Crossroad discussions from yester-year

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syndicalist
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Aug 7 2011 15:36
Crossroad discussions from yester-year

At the end of the 1970's, the beginning of the 1980's, some of us who went on to found the W.S.A. engaged in some “way forward” discussions. These discussions took place between anarcho-syndicalists, with the aim of organizing a tendency reflective of our views. At the time of the writing, most of us were still in our 20's or very early 30s.

The initial discussions began under the big-sounding name of the "Syndicalist Workers Committee. The core of this committee was, in fact, Tom W. and the Milwaukee Syndicalist Alliance", a Michigan (ex NY) comrade who has politically moved on (Tony Pestalozzi/Rob Rossi) and the NYC area Libertarian Workers Group. Our aim was to start a broader conversation with folks who we felt close to, either in actual politics or practice (and hopefully both!),

These discussion started while we were members of the Anarchist-Communist Federation of North America (ACF). Some time after the NY-NJ area group, the Libertarian Workers Group (LWG) withdrew from the ACF (1981), some of these discussions became more frequent. The discussions, while fruitful, but never lead to a conclusion on some of the major issues. They were helpful discussions and ultimately lead to the formation of the W.S.A.

The text which appears below is probably written in 1980. The letter appeared in the Second issue of the internal bulletin of our informal and transitional “Syndicalist Workers Committee” bulletin.

While some of the language and references are clearly late 1970sish, I am sharing this as some of the issues raised are as germane today, as they were yesterday.

Apologies in advance for my poor writing style and many run-on sentences.

Yours in solidarity,
Syndicalist
~~~~~~~~~~~~~~~~~~~~~~~~~~~~~~~~~~~~~~~~~~~~~~~~~

“Comments and Suggestions on Issue Number 1” (excerpts)

“ …. Even if the Syndicalist Workers Committee (m: hereafter SWC) dissipates because of disagreements over political analysis and/or tactical disagreements, I believe, that simply opening up this discussion is a step in the right direction. I feel this way simply because those segments of the syndicalist movement have decided to coherently debate and analyze the issues are before us.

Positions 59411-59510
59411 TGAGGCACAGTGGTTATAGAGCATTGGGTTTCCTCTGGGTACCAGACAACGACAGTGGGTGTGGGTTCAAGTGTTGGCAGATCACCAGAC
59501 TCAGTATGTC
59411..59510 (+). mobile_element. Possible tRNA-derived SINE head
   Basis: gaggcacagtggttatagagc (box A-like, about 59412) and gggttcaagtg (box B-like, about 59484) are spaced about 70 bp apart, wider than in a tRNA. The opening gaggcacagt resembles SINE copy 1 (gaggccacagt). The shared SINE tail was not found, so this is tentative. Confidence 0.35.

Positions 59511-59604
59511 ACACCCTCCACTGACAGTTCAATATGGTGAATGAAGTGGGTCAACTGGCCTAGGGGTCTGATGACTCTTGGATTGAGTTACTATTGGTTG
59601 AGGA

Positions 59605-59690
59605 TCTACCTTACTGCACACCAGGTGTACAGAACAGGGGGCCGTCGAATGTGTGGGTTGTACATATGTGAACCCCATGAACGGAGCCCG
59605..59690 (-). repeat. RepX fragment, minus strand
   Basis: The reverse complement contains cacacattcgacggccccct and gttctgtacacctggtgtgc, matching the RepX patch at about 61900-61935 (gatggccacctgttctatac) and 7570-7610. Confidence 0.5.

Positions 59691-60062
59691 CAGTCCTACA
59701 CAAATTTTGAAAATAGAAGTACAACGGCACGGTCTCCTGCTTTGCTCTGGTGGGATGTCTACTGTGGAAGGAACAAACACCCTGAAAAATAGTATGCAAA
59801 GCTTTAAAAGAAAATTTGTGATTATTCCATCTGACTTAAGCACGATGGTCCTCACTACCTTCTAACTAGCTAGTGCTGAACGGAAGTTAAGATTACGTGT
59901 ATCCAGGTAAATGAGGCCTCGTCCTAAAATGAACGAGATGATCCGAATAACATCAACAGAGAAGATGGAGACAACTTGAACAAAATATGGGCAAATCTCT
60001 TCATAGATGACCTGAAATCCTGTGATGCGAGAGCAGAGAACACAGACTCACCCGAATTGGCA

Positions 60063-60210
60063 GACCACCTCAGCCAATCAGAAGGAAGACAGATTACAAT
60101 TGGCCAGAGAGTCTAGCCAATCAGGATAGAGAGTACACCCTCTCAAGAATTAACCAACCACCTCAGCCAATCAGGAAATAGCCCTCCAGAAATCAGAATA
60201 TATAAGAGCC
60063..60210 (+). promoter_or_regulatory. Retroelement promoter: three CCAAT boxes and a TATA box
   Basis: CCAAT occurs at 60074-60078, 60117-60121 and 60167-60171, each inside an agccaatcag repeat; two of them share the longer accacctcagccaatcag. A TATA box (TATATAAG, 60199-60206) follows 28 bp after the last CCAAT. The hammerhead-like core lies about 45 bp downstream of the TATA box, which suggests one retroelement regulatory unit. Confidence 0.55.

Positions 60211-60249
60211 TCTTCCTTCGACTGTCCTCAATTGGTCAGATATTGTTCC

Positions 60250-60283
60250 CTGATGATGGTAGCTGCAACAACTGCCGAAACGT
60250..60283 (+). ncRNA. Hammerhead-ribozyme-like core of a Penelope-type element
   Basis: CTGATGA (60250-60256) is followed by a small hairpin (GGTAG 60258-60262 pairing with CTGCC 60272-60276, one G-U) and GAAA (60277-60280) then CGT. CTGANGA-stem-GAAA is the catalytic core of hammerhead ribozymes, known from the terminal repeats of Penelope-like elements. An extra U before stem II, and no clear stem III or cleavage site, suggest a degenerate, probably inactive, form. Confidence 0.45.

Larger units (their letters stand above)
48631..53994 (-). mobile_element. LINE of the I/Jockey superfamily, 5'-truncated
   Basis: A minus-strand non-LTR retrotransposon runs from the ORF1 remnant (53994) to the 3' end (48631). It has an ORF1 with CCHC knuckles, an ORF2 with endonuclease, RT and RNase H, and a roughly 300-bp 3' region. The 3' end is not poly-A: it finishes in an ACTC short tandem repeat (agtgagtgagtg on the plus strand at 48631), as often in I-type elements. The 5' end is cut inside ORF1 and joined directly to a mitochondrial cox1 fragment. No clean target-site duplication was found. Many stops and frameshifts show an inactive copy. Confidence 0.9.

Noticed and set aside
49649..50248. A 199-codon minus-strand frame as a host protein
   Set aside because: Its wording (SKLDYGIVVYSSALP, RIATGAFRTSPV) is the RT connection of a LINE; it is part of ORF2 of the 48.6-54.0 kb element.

This in and of itself is a major break with the past. Over the past 10 years (though, even more specifically during the {19]70s) we’ve seen the development of a small, yet active, core of syndicalist militants. Many of these militants are isolated from each other, yet each are attempting to do what they can in their own small way to make our ideas more accessible to working people. Even today we’re making contact with militants who we never knew were out there. The same holds true for groups (be they study or informal discussion groups) now forming in the U.S. and Canada.

While I do not want to paint [too] ….rosy of a picture that there are endless number of groups and individuals now coming into the syndicalist ‘movement’, there is a small growth never-the-less. This growth, I feel, is indicative of the growing crisis of capital. Though probably more importantly, as far as those who are ideologically committed to libertarian ideas, are the failure of the anarchist ‘movement’ per se to coherently tackle important questions such as workers’ control [union] caucus vs. workers councils, independent unions, as well as social and cultural questions. Or even the extremely important questions of what are the nuts ‘n’ bolts of building a revolutionary movement capable of attaining self-management. It seemed like all of these questions have been relegated to what we do ‘after the revolution.’ Not what do we do to raise peoples consciousness. Or how do we build those organizations in the workplace and communities capable of overturning capitalist society.

Even after years of trying to raise these questions, answers were never found. Nor was the ‘movement’ willing to attempt to answer these questions. Many a good militant were lost because of this. Yet, at the same time, positive developments were occurring. For example, in the workplaces the number of strikes and wildcats and vent the length of the strikes has increased. Workers have shown a feeling of increased combatively which hasn’t been seen in years. In the unions we’ve seen more and more rank-and-file battles being fought. And in the communities there’s been a lot of emphasis on community control, recycling of buildings and tenant organizations ….

And in a span of less than 6 years we have seen groups, collectives and individuals in our generalized movement begin to make attempts to line up with the aforementioned struggles. As well as pose questions and publish propaganda that was more accessible to the average person.

There were also attempts to organize specifically libertarian class struggle federations, such as our short lived NY-New England group [m: known simply as “The Federation”]. Or the short lived attempt by the League for Economic Democracy to bring various class struggle libertarian organizations and individuals together in such a federation. The, of course, there’s been the growth of the IWW and its attempts to organize shops in its own name. Though… still not great numbers have moved closer to syndicalist politics.